It’s a funny thing… how people can’t stand to hear a baby cry. Especially in public places – like a bus, or an airplane, or the grocery store. You can see the discomfort, empathy and even irritation on people’s faces as they glance around to find the source.

There’s something innate that makes us want babies to stop crying. It makes us uncomfortable and uneasy because we can’t stand to hear children unhappy. This is beautifully designed need to make crying stop compels adults to insure that babies are safe. Crying stirs something deep within us.

Crying is communication. It’s your baby’s first language.

Every baby is unique and with time we know their various cries. You’ll soon know the difference between a hungry cry, bored cry, pain cry or tired cry. Babies don’t cry to manipulate. They cry to communicate a physical condition or emotion. You won’t spoil your baby when you respond to crying. Rather, your response gives your baby a sense of security, that she knows she’s heard and understood and that you will keep her safe. It doesn’t teach her to cry more.

Reasons babies cry:

Crying is how babies communicate. Our response is how we communicate.
  1. I’m hungry
  2. I’m tired
  3. I want my diaper changed
  4. I want to be picked up and held
  5. I’m uncomfortable 
  6. I’m overstimulated
  7. I don’t feel good

When baby cries, take a moment to see what’s going on. Move slowly, speak quietly, let her know you’re there. “I hear you. What are you telling me? You just had a bottle and you have a clean diaper. Are you telling me you’re sleepy?”  Take a moment to listen, observe and see if baby can work it out and stop crying on their own. This communicates respect and allows you to practice observing her as a person who is capable, even at a young age, of meaningful interaction. 

It’s common to bounce, shush, walk and pace or put her in a something that swings and vibrates, etc. to get a baby to stop crying. When we do this, we habituate baby to need this in order to self-soothe. So think about it — you’re setting the stage for the future in these early months.

Here are some things to consider as you respond:

Be sensitive to your child’s feelings.

How would it feel to you if you were crying and your friend said in a happy, singsongy voice, “You’re okay! It’s not that bad, you’ll get over it soon. It’s really not that important.”  Think about how you would like someone to respond to you and do the same with your baby. 

Get comfortable with crying as a method of communication.

Babies cry for a variety of reasons and they need to express themselves in the only way they know how.  It’s up to us to get comfortable with the method of communication. What is baby saying to you? What do they need? If there’s no obvious reason – they’re full, dry, napped recently, the room is calm, and they seem to feel good – they just may need to cry to release tension.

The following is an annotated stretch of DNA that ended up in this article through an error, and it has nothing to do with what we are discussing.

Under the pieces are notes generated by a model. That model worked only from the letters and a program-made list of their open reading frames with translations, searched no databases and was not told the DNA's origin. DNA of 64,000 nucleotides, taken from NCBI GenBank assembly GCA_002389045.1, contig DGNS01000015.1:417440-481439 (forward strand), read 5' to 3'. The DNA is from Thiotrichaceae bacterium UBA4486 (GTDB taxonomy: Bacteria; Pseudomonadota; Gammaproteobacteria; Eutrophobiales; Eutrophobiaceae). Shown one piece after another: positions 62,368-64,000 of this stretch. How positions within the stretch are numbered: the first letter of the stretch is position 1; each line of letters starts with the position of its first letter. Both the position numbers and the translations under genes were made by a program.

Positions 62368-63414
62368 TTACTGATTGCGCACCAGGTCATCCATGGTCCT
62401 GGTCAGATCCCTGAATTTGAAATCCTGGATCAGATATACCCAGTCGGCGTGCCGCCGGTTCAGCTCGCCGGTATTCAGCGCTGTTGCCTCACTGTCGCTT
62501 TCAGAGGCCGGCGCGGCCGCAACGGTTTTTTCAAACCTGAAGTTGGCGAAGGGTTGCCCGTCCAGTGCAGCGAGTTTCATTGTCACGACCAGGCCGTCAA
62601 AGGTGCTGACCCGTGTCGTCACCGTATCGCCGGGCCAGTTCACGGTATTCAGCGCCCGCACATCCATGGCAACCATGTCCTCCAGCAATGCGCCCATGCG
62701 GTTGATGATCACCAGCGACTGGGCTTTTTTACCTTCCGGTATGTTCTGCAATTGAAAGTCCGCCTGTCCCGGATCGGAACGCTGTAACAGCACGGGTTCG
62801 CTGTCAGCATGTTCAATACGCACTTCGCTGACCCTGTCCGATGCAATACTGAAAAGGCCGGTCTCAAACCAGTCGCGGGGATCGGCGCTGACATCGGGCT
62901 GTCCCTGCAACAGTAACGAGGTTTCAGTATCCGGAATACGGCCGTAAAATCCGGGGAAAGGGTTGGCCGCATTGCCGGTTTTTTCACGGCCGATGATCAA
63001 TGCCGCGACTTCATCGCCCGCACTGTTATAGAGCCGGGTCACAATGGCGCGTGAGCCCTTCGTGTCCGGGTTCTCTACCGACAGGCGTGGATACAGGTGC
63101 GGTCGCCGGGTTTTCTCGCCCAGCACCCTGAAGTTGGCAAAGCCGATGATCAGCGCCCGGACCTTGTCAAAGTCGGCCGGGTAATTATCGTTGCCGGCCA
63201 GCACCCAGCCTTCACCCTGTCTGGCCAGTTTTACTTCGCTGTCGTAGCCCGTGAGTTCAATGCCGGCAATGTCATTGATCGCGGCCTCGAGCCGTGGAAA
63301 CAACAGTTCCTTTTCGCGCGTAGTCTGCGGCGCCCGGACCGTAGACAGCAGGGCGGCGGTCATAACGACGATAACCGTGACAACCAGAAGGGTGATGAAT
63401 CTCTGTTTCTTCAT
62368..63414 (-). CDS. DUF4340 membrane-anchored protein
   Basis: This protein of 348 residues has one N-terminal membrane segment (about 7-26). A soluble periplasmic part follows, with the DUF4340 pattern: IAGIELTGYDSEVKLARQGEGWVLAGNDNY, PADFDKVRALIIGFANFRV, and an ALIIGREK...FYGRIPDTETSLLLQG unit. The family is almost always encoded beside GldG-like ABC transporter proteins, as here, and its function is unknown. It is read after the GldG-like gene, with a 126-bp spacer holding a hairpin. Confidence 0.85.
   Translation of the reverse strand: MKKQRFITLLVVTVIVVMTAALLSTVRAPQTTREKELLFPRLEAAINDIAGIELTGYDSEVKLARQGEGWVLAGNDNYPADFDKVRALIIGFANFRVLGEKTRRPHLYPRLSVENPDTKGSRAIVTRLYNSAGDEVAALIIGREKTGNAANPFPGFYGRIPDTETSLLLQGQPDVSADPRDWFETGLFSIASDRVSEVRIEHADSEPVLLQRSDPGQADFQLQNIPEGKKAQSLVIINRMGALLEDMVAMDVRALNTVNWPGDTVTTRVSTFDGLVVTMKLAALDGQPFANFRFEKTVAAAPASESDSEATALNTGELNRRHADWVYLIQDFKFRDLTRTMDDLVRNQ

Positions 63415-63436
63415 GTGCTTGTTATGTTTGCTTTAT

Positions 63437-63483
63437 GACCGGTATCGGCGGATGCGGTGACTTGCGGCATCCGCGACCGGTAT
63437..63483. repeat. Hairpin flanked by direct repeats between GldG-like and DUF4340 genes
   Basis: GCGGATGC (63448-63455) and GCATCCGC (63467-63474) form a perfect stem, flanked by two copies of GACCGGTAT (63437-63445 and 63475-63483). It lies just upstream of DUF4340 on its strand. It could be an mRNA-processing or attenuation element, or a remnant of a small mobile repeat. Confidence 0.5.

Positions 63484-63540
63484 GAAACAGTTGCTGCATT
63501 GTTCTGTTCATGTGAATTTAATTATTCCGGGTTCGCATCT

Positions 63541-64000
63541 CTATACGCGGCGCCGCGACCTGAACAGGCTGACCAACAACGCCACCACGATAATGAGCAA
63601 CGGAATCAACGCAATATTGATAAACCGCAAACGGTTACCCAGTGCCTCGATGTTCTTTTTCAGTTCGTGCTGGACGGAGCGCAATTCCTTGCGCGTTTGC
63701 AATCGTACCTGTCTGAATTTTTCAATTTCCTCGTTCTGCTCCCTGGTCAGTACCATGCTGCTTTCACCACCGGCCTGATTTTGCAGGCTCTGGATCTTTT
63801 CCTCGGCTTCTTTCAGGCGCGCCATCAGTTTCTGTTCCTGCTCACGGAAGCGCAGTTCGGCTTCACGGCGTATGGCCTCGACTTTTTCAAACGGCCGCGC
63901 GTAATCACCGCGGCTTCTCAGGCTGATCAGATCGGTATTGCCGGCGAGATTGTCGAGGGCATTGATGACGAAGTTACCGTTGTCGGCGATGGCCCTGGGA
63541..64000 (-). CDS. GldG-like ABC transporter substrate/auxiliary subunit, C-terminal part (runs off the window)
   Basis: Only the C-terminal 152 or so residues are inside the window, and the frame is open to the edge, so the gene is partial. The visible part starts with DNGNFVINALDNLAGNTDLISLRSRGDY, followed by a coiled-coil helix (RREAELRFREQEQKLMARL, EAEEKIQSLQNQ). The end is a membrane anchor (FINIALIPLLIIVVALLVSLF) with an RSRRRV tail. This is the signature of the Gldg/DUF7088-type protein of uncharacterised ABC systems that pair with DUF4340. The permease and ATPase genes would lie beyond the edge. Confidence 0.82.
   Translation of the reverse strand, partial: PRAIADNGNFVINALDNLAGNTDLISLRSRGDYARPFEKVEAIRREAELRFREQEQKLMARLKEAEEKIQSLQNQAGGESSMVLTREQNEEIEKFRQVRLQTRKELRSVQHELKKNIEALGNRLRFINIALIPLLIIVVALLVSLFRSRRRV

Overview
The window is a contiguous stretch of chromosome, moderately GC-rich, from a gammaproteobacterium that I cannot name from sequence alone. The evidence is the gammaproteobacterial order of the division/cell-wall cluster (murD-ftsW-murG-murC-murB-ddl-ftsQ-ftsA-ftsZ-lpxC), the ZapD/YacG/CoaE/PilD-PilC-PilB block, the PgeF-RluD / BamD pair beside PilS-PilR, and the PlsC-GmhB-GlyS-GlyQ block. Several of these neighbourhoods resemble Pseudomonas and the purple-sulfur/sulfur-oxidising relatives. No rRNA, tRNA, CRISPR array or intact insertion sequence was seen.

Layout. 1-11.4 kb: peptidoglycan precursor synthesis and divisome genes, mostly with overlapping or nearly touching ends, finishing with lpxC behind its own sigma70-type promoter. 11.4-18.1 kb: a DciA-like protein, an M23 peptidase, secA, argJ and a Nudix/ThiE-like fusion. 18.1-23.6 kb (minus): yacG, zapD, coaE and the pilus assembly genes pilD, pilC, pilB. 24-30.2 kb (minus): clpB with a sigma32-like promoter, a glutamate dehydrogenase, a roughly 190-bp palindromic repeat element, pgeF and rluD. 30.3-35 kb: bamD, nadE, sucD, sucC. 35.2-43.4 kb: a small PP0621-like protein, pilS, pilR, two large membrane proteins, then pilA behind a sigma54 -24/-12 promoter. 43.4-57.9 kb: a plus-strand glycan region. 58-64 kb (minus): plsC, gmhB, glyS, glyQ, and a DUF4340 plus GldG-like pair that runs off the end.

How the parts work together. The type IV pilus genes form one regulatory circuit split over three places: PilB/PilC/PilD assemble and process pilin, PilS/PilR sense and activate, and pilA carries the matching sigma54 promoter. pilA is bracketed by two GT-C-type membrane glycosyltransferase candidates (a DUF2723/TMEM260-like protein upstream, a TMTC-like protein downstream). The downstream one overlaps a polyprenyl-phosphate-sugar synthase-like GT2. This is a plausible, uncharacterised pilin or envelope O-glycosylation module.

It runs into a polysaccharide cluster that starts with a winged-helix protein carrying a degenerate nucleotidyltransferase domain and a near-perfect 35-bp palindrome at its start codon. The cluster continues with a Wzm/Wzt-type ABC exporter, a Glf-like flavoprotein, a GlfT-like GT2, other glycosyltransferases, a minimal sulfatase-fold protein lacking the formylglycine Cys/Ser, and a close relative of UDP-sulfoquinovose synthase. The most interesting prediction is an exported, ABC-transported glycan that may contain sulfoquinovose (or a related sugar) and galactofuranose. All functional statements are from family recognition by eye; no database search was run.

Pay attention to yourself.

Give yourself a moment when baby’s crying is stressful.

When your baby is still crying after your attempts to comfort, notice your internal response. Take a deep breath. Know that all emotions have a beginning and an end and that this cry will have an end. If you feel tense, remember that it’s natural for babies to cry and trust that she will stop. What feels like an hour of crying may just be 5 minutes. Relax, take a deep breath, and give baby some time to work it out. It’s okay to put her down in a safe spot and give yourself a little distance to take a breath. And by distance, we mean another room — where you can hear her still and get back in a few seconds! It’s never okay to leave a baby alone while you leave the house. If you need help coping, call someone and let them know you need support and preferably, relief!

So what are some ways to stop the crying? Take a look at the list above and simply go through it in your mind.

  1. Is she hungry? Try a little more nursing or a few more ounces of formula
  2. Is she sleepy? Likely! Newborns will sleep 14-17 hrs a day. Snuggle her up and see if she can sleep
  3. Need a diaper change? Likely! Newborns will need about 10 diaper changes a day – with an average of 10 wet and 3-4 bowel movements
  4. Need some attention? Perhaps! That baby has literally been a part of you for months. She is happiest when she can hear you, smell your smells and feel your skin
  5. Uncomfortable? Check the temperature of the room, clothing that could be restricted, bright light in her face, placement of her body – and make adjustments. Or she may need to burp again!
  6. Overstimulated? Could be too much noise, activity, sensations and holding, snuggling or ‘passing around’ the baby
  7. Not feeling good? Check for claminess, fever, indications of tummy pain, extreme fussiness or too much sleep
To understand more about crying in the early months: http://purplecrying.info/

She’s still crying??? Oh boy. Try these ideas…

Go outside. In my experience, fussy babies calm very quickly as soon as you walk out the door. There’s just something calming about outdoor sounds.

Sing to your baby. Sway to the music, moving gently to the beat. The rhythm is soothing and she will even begin to follow the rhythm with her actions and sucking – crazy but true!

Go for a drive. If you’ve tried everything else and she’s still crying, you might need to get out. Safely strap her in the car seat, if the weather is nice put down the windows and turn on the music. Drive through your favorite coffee shop and get a yummy drink. Probably by the time you get back home she’ll be calm.

Go for a walk. Again, it always helps to get outside. Strap baby on your chest or bundle up in a stroller and walk a while. And the exercise will be good for you too!

Hang in there – we’re rooting for you and your sweet baby!

YOU are the best parent for your baby. You’ve got this.

Until next time,